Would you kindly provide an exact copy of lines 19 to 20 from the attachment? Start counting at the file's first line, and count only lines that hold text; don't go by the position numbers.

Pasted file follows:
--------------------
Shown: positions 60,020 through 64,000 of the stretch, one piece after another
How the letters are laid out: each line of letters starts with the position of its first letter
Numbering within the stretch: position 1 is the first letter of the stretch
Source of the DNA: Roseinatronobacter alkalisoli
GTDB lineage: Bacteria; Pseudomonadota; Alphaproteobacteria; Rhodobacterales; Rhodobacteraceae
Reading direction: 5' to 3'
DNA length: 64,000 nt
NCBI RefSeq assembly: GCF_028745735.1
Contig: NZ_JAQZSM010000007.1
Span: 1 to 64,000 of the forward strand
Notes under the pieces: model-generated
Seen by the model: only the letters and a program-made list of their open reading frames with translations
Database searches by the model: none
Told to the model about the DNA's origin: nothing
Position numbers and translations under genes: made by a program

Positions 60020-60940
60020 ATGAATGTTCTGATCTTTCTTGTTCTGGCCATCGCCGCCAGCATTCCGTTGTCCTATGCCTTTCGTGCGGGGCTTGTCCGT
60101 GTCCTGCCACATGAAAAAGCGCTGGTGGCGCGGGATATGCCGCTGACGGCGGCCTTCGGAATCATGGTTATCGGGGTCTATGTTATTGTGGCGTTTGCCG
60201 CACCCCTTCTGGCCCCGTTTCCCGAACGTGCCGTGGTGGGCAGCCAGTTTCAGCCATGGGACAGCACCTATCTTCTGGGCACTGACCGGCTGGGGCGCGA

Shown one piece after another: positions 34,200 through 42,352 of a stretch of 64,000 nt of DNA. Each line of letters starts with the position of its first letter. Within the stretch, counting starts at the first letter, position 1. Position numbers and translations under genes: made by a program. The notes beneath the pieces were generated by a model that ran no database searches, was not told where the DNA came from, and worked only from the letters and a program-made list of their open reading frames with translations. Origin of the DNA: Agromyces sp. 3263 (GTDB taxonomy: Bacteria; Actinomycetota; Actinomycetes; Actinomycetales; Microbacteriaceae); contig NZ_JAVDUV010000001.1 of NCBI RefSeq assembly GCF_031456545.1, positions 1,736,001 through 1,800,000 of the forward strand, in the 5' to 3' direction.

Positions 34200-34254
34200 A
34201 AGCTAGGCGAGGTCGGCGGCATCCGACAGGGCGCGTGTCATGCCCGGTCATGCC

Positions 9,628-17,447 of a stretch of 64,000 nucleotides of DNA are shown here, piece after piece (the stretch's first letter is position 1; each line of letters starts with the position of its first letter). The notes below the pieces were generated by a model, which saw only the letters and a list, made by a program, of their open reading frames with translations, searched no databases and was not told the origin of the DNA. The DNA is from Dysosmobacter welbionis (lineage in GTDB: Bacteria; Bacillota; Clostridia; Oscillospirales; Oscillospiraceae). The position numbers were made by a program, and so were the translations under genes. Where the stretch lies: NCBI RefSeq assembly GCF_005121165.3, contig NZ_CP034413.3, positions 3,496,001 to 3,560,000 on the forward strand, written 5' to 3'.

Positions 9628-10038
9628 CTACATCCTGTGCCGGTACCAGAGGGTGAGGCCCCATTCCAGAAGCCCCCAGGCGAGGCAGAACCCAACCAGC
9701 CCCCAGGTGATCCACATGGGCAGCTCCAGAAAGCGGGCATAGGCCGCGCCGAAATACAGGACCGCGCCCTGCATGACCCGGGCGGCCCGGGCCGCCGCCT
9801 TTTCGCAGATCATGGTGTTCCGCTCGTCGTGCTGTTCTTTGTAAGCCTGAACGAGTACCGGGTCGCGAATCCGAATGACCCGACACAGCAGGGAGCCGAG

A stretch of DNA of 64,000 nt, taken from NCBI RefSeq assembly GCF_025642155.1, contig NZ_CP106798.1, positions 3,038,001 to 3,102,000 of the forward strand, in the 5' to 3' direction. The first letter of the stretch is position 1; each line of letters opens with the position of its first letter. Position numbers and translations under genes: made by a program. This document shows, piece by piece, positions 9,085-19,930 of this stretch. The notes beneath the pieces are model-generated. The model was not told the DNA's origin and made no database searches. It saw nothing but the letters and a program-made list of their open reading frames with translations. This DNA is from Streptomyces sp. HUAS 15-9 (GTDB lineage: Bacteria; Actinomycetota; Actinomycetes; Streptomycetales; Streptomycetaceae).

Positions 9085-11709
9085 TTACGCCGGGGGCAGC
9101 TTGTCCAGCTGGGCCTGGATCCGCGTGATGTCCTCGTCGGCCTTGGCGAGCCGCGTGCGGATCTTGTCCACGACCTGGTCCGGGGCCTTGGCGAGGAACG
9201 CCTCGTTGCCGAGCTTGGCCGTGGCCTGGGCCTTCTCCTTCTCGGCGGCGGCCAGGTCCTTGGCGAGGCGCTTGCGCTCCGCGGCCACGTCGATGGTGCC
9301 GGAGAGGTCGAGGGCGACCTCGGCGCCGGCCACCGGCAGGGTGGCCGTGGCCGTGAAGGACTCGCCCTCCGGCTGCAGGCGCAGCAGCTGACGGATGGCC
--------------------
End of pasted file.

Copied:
60201 CACCCCTTCTGGCCCCGTTTCCCGAACGTGCCGTGGTGGGCAGCCAGTTTCAGCCATGGGACAGCACCTATCTTCTGGGCACTGACCGGCTGGGGCGCGA

Shown one piece after another: positions 34,200 through 42,352 of a stretch of 64,000 nt of DNA. Each line of letters starts with the position of its first letter. Within the stretch, counting starts at the first letter, position 1. Position numbers and translations under genes: made by a program. The notes beneath the pieces were generated by a model that ran no database searches, was not told where the DNA came from, and worked only from the letters and a program-made list of their open reading frames with translations. Origin of the DNA: Agromyces sp. 3263 (GTDB taxonomy: Bacteria; Actinomycetota; Actinomycetes; Actinomycetales; Microbacteriaceae); contig NZ_JAVDUV010000001.1 of NCBI RefSeq assembly GCF_031456545.1, positions 1,736,001 through 1,800,000 of the forward strand, in the 5' to 3' direction.